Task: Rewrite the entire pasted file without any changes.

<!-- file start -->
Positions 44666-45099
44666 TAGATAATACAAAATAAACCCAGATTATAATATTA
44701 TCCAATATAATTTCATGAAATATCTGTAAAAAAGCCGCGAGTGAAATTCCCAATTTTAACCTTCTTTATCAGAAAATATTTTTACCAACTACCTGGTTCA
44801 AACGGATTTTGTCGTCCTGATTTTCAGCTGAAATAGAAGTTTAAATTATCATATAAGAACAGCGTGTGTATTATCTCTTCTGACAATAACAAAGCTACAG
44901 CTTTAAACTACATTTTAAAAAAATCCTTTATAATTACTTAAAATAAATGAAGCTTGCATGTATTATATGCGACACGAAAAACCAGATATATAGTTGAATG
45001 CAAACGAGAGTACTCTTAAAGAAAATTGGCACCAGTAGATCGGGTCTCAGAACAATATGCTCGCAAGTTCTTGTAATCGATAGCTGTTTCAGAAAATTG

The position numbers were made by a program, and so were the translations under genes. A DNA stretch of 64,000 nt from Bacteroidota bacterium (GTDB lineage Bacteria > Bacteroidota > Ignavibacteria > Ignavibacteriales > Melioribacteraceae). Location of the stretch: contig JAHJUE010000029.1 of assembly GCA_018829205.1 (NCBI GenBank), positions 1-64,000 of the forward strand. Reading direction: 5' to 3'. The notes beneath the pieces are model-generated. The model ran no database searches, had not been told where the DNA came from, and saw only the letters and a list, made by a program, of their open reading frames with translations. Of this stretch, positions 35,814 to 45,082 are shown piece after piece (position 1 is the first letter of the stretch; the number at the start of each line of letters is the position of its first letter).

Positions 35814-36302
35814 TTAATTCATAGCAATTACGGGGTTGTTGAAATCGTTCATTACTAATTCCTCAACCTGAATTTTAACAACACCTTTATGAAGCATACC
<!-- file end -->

Positions 44666-45099
44666 TAGATAATACAAAATAAACCCAGATTATAATATTA
44701 TCCAATATAATTTCATGAAATATCTGTAAAAAAGCCGCGAGTGAAATTCCCAATTTTAACCTTCTTTATCAGAAAATATTTTTACCAACTACCTGGTTCA
44801 AACGGATTTTGTCGTCCTGATTTTCAGCTGAAATAGAAGTTTAAATTATCATATAAGAACAGCGTGTGTATTATCTCTTCTGACAATAACAAAGCTACAG
44901 CTTTAAACTACATTTTAAAAAAATCCTTTATAATTACTTAAAATAAATGAAGCTTGCATGTATTATATGCGACACGAAAAACCAGATATATAGTTGAATG
45001 CAAACGAGAGTACTCTTAAAGAAAATTGGCACCAGTAGATCGGGTCTCAGAACAATATGCTCGCAAGTTCTTGTAATCGATAGCTGTTTCAGAAAATTG

The position numbers were made by a program, and so were the translations under genes. A DNA stretch of 64,000 nt from Bacteroidota bacterium (GTDB lineage Bacteria > Bacteroidota > Ignavibacteria > Ignavibacteriales > Melioribacteraceae). Location of the stretch: contig JAHJUE010000029.1 of assembly GCA_018829205.1 (NCBI GenBank), positions 1-64,000 of the forward strand. Reading direction: 5' to 3'. The notes beneath the pieces are model-generated. The model ran no database searches, had not been told where the DNA came from, and saw only the letters and a list, made by a program, of their open reading frames with translations. Of this stretch, positions 35,814 to 45,082 are shown piece after piece (position 1 is the first letter of the stretch; the number at the start of each line of letters is the position of its first letter).

Positions 35814-36302
35814 TTAATTCATAGCAATTACGGGGTTGTTGAAATCGTTCATTACTAATTCCTCAACCTGAATTTTAACAACACCTTTATGAAGCATACC